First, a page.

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The Number of Smokers Eligible for Lung Cancer Screening to Be Doubled

Cancer occurs when cells grow abnormally. More than 135,000 Americans die of lung cancer, making it the top killer amongst 100 types of cancer. 

A U.S. Federal Health Panel intends to increase the number of Americans who scan for lung cancer yearly by opening screening to those who are not heavy smokers.

On July 7, 2020, the U.S. Preventive Service Task Force drafted the 2013 recommendations and released a proposal.

The 2013 Recommendations

That task force stated that smokers would qualify for screening at the age of 55 and above if they had a packet of cigarettes daily for 30 years or any equal amount. 

The 2020 blueprint states that: 

 There’s a need to expand screening to those who have smoked less/day in 20 years since it will benefit young and old who smoke heavily according to a new study.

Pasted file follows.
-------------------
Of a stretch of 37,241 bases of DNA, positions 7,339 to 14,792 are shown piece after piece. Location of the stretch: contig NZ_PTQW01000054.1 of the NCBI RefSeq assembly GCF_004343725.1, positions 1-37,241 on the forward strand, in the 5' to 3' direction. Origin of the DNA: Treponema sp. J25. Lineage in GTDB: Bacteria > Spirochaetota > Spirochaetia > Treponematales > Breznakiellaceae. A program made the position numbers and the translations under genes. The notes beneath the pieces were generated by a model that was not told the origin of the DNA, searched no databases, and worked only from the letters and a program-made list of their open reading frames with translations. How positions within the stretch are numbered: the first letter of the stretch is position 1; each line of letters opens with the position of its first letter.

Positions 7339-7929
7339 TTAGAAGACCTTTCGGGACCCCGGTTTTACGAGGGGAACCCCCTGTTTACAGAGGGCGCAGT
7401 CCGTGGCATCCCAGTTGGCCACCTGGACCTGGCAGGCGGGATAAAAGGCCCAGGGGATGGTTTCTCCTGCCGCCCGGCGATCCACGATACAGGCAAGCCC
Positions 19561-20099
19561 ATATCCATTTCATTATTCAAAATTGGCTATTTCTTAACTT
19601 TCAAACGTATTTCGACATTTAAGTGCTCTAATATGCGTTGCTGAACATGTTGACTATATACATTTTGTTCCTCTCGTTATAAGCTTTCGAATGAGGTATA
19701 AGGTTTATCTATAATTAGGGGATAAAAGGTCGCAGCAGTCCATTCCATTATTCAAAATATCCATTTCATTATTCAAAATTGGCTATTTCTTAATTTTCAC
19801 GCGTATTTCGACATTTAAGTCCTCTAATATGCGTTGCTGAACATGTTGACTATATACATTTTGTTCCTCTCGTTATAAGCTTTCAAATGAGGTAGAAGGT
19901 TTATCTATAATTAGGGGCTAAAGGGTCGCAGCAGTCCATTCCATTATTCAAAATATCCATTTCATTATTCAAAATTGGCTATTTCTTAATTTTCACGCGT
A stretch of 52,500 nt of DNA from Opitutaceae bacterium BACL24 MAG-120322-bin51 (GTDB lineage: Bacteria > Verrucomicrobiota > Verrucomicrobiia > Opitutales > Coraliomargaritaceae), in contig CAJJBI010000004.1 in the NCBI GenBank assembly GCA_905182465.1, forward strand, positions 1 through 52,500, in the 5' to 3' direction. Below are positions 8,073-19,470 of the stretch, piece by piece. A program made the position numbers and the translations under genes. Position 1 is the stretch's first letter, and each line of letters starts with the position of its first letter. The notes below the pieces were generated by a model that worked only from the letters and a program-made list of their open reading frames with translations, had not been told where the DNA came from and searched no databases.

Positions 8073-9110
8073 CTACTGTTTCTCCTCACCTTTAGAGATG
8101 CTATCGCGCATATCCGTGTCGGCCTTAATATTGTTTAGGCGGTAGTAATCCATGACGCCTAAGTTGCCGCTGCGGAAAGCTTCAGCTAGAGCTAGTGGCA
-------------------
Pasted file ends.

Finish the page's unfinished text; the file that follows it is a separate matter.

Screening to start at age 50

 It would nearly double the current number of those eligible for screening to about 15 million, including women and Black Americans, says Dr. Michael Barry of Massachusetts General Hospital and a Task Force member.

Research Findings Cited by the Task Force

 Lung cancer screening is sophisticated, and a few hospitals are equipped to provide the services.

 Only 6% of lung cancer patients are screened compared to 60-80% for colon or breast cancer.

 Lung cancer patients can survive through too late diagnosis. But research shows, annual Low-dose CT scan X-ray can also save a life.

During the scan for lung cancer, a person might undergo intrusive testing when the defect is detected to tell if it’s a tumor. The lung biopsies can lead to severe complications, said a cancer expert Dr. Otis Brawly of Johns Hopkins University (a non-member of the task force). 

He supported the new proposal as it would enable young and light smokers to have their lungs in good shape. He further anticipated having a population where healthier smokers could be recruited, and their problem addressed through surgery.

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